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UPS Introduces 40% More Fuel-Efficient Vans

UPS has ordered 150 composite-body diesel vans after testing five of the CV-23 prototype vehicles and achieving a 40 percent increase in fuel efficiency compared with traditional aluminum vans.

The vans were developed with Isuzu, using one of the car maker’s own chassis, and a composite body designed by Utilimaster. They’re 10 percent — about 900 lbs. — lighter than the P70, a comparable member of the UPS fleet.

Each 150-horsepower vehicle uses an Isuzu four-cylinder diesel engine and a six-speed Aisin automatic transmission. The engine is smaller than a traditional UPS diesel engine — a factor in increasing the vans’ fuel efficiency, says UPS. The smaller engine sips less fuel during daily operations.

UPS attributes the CV-23 vehicle’s increased fuel efficiency to its powertrain technology, overall vehicle weight reduction and new body aerodynamics. Additionally, the shipping companies says the CV-23s are easy to maintain and repair, and are durable.

UPS expects to receive the vans in Q4 of 2012. It says it will operate the CV-23 vehicles along high-mileage routes, and will consider adding more composite components into larger vehicle types to reduce vehicle weight.

The composite vans’ cargo space is slightly less than the P70’s, however: the CV-23 has a payload capacity of 630 cubic feet of cargo space compared to the P70’s 700 cubic feet.

UPS began testing the composite vans in April 2011. It concluded the test in 2012. The shipping company chose five locations to test the CV-23’s ability to handle different climate conditions. The areas were: Lincoln, Neb. with its rough back roads; Albany, NY for its tough winter conditions; Tucson, Ariz. for its extreme desert heat; Flint, Mich., a long urban route near Isuzu headquarters; and Acworth, Ga., a high-mileage route with close access for the UPS corporate automotive department.

Earlier this month, UQM Technologies began supplying the PowerPhase HD 220 electric drive systems to Boulder EV to build delivery vans for FedEx Express. As part of this initiative, Boulder EV will use the PowerPhase HD 220 systems in its composite delivery van designed specifically as an all-electric vehicle.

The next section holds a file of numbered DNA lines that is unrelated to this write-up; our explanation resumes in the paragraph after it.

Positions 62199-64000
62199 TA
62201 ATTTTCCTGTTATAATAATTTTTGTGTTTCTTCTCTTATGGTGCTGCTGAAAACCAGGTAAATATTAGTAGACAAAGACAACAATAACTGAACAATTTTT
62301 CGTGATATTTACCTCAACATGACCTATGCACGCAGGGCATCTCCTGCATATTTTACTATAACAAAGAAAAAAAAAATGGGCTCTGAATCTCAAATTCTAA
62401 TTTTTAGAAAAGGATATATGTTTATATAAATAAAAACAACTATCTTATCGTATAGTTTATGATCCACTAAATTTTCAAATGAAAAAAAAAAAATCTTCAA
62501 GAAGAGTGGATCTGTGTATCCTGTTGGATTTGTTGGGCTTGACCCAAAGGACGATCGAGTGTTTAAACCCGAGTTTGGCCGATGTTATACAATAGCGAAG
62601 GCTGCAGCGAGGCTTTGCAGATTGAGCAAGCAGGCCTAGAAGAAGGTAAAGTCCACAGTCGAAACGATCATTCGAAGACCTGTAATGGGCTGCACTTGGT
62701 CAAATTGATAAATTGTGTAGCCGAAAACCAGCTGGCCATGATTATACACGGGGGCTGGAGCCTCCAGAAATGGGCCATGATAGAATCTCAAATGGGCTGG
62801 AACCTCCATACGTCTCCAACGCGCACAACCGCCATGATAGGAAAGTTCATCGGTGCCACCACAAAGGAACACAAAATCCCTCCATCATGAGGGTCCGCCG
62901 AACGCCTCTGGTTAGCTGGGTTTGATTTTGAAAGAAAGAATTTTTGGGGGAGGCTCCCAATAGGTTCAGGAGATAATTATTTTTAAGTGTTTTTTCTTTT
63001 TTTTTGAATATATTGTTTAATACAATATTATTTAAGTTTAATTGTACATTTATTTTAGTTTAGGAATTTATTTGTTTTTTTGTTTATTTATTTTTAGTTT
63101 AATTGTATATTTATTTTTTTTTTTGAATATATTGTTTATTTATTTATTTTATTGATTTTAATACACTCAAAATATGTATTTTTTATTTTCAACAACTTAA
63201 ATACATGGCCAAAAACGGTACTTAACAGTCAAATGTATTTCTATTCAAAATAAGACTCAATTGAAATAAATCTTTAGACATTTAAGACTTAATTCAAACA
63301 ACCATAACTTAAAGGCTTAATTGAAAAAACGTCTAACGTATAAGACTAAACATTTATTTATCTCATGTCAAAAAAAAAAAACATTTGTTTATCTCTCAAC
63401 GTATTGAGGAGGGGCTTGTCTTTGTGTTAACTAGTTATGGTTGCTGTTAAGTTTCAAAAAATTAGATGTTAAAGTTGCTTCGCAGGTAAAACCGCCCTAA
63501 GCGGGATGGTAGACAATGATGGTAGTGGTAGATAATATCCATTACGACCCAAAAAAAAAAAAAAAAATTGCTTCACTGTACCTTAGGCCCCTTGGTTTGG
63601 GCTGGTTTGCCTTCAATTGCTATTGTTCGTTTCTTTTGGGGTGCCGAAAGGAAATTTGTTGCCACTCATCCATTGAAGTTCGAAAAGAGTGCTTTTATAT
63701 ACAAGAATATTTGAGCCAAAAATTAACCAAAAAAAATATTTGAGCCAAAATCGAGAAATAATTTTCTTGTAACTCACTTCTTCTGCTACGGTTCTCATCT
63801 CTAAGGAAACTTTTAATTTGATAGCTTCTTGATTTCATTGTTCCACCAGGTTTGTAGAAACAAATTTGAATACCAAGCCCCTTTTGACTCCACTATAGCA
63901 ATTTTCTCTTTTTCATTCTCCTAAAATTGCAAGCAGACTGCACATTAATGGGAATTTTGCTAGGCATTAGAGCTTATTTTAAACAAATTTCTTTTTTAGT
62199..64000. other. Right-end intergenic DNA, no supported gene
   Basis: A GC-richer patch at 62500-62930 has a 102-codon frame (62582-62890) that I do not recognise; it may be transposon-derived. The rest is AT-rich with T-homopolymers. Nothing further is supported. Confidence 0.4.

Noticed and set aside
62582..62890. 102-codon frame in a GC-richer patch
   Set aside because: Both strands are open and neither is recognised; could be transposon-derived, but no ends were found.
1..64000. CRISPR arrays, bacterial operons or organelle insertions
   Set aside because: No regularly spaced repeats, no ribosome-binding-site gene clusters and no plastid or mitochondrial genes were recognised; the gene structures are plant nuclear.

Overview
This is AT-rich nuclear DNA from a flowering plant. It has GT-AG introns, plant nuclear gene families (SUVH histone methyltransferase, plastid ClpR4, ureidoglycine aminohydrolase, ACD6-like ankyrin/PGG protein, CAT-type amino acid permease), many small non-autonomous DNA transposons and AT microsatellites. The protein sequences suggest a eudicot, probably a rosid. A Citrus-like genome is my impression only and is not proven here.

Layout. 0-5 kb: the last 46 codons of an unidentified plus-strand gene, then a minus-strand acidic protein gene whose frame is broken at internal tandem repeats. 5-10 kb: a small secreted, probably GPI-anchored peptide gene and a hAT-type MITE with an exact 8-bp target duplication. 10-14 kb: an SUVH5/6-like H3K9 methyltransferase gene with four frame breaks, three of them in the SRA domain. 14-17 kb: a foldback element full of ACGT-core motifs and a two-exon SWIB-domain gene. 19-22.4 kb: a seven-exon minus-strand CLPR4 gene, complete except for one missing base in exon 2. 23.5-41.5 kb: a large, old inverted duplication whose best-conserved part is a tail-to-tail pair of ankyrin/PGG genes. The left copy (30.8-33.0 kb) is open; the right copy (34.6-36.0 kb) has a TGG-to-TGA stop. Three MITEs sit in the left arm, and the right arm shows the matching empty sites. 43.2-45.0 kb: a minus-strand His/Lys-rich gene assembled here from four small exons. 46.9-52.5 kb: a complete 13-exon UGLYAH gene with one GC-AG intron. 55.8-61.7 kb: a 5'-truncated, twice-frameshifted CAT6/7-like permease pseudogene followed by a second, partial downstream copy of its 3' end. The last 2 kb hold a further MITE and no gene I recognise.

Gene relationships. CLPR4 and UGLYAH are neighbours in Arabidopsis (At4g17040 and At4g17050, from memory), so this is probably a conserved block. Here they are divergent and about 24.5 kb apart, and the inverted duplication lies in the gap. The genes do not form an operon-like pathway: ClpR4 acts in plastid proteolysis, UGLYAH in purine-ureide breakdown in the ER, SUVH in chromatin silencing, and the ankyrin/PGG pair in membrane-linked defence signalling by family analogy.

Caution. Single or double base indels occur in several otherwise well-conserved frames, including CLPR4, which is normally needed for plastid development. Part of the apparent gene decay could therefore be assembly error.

FedEx Express says its vehicle fleet was 16.6 percent more fuel efficient in 2011 than in 2005. The company says that in this time it also converted its trucks to cleaner emission models.

Correction: A previous version of this article stated that the CV-23 weighed about 1,000 pounds. This should have said that the CV-23 is about 1,000 pounds lighter than the P70. We have also corrected instances where we called the P70 the “P700.”

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2 thoughts on “UPS Introduces 40% More Fuel-Efficient Vans

  1. UPS’s alternative fuel fleet totals 2500 including hybrid electric, all-electric, hydraulic hybrid, natural gas and propane.

  2. Fiber composite insulated truck bodies were developed outside of America for high temperature environments. Not only was weight reduced to gain mileage, but refrigeration units are more compact. Long term endurance is superior to traditional truck bodies. All Chevy Corvettes have composite bodies since 1953. One does not find a “rusty” Corvette.

    It is not distant when fiber composite houses are offered that energize themselves, don’t rot, nor burn and are not attacked by insects, and are inherently energy efficient.

    Solar will not be a costly afterthought. PV’s will be incorporated at the production stage.

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